Remember the vicious fight between plaintiffs’ lawyers in competing New York and Delaware derivative suits against Bank of America’s board? In April, plaintiffs in the federal case in New York reached a proposed $20 million settlement with the defendants, which prompted their Delaware Chancery Court rivals to scream that the New York lawyers were settling on the cheap after an inadequate investigation. They attempted in both Delaware and New York to block the deal, arguing that the derivative suit should be worth as much as $500 million, but failed to enjoin the settlement. On Thursday, plaintiffs’ lawyers in the New York case filed a motion for preliminary approval of the $20 million deal.

MBIA appeals loss-causation ruling; joins BofA, Syncora

By Alison Frankel
February 8, 2012

The megabillion-dollar game of chicken between Bank of America and the bond insurer MBIA just got even more perilous. On Monday MBIA filed a notice that it is cross-appealing the ruling by Manhattan State Supreme Court Justice Eileen Bransten. MBIA wants reconsideration of Bransten’s finding that the bond insurer is not entitled to summary judgment on its claims that Countrywide breached representations and warranties on the mortgage-backed securities MBIA agreed to insure. You might think MBIA’s decision to appeal is a surprise, given the many routes to recovery Bransten gave MBIA on its insurance fraud claims against Countrywide. But as always in the incredibly complex litigation between Bank of America and MBIA, there are many layers to every move by either side.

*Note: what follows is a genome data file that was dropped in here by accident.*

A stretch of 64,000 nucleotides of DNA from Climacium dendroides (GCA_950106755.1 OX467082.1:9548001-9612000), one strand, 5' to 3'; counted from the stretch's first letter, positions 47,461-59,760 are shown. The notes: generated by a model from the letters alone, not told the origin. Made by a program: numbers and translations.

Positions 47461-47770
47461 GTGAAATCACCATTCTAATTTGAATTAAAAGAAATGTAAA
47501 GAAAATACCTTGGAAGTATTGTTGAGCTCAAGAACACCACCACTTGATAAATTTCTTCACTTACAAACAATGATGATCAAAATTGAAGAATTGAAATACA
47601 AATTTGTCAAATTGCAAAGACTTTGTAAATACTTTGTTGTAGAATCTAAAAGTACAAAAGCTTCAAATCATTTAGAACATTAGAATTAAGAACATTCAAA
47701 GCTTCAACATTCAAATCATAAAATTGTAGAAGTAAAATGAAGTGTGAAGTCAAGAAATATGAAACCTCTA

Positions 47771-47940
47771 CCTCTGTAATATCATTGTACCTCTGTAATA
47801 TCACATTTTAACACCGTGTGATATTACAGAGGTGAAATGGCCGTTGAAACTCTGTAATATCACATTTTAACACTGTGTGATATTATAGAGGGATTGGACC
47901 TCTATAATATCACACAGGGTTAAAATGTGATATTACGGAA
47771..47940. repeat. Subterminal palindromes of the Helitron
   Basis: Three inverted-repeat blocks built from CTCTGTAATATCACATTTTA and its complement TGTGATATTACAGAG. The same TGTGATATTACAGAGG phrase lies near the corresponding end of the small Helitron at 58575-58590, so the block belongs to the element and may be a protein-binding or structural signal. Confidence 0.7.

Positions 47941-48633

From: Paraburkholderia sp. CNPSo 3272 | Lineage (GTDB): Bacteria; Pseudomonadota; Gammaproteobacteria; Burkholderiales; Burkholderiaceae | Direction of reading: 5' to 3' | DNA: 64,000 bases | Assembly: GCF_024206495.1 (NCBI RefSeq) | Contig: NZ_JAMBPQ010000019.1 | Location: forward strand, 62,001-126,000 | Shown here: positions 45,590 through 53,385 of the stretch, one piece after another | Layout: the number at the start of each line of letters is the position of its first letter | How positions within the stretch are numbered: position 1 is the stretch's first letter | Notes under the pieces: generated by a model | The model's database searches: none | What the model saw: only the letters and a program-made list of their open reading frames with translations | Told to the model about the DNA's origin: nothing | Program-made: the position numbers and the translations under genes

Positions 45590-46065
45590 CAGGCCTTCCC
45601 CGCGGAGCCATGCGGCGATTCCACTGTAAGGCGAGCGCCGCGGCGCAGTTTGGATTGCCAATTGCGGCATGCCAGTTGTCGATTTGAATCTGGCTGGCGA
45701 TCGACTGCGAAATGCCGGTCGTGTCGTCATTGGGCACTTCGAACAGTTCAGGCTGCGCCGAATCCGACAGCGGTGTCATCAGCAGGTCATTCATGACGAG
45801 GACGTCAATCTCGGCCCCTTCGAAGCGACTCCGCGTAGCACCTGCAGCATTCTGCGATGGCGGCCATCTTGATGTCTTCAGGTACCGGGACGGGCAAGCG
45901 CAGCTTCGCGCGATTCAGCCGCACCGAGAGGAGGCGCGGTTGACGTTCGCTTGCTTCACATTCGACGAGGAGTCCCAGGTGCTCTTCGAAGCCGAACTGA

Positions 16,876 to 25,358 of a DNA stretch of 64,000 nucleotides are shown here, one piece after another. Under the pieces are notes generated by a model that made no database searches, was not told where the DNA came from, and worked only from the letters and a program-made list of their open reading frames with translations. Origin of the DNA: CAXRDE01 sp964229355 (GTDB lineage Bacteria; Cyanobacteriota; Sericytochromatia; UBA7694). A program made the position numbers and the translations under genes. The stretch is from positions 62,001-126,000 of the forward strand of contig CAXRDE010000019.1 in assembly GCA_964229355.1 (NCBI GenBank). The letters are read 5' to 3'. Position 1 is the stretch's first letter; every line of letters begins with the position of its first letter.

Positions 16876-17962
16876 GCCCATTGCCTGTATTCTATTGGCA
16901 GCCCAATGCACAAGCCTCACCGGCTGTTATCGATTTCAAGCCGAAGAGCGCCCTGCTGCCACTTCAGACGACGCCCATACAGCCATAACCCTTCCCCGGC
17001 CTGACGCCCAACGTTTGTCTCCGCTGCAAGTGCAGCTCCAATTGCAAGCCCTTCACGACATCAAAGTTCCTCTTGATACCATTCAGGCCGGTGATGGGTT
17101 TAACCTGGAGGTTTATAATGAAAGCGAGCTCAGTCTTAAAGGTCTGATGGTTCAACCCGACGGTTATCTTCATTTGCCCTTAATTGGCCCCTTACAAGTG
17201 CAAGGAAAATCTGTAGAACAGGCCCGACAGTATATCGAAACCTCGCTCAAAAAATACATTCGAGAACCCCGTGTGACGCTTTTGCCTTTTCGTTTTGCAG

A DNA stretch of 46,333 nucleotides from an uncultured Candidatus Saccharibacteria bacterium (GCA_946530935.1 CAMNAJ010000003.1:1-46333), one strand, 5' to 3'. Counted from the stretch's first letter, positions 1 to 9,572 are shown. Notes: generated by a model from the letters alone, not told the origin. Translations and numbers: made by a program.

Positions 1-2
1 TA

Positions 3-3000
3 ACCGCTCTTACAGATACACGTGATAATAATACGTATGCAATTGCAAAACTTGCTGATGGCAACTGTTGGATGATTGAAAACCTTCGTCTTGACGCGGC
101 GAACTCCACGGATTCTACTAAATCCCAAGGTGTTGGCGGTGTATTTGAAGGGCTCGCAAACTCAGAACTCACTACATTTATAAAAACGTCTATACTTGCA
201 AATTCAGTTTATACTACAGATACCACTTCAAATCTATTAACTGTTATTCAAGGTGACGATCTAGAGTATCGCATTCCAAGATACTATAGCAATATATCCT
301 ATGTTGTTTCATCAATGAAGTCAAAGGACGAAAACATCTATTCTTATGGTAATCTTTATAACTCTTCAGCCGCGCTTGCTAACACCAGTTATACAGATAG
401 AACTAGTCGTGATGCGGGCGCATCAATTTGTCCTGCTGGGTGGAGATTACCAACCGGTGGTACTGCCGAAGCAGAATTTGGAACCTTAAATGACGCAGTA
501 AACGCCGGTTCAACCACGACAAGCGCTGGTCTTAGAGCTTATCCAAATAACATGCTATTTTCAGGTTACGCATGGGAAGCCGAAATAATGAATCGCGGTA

Bad news for Countrywide MBS investors: LA judge tosses BofA

By Alison Frankel
February 6, 2012

None of the firms battling Countrywide and Bank of America on behalf of mortgage-backed securities investors has dedicated more resources to the fight than Quinn Emanuel Urquhart & Sullivan. Quinn represents some of the biggest MBS claimants in suits against Countrywide, including AIG and the Federal Housing Finance Agency. The firm also represents MBIA in the bond insurer’s long-running New York State case against Countrywide. If anyone on the plaintiffs’ side has the goods on Countrywide and Bank of America, in other words, it’s Quinn Emanuel.

No joy for MBS investors in NY judge’s bond insurer rulings

By Alison Frankel
January 4, 2012

Tuesday’s parallel rulings by Manhattan State Supreme Justice Eileen Bransten in MBIA and Syncora suits against Countrywide were a big win for the bond insurers. The judge concluded that MBIA and Syncora need only show that Countrywide materially misled them at the time they agreed to write insurance on Countrywide mortgage-backed notes, not that the alleged misrepresentations led directly to MBS defaults and subsequent insurance payouts. Bransten is considered a leading judge on MBS issues, so her grant of summary judgment on the insurance fraud and contract issues should be a boon to all of the monolines engaged in do-or-die litigation with MBS issuers.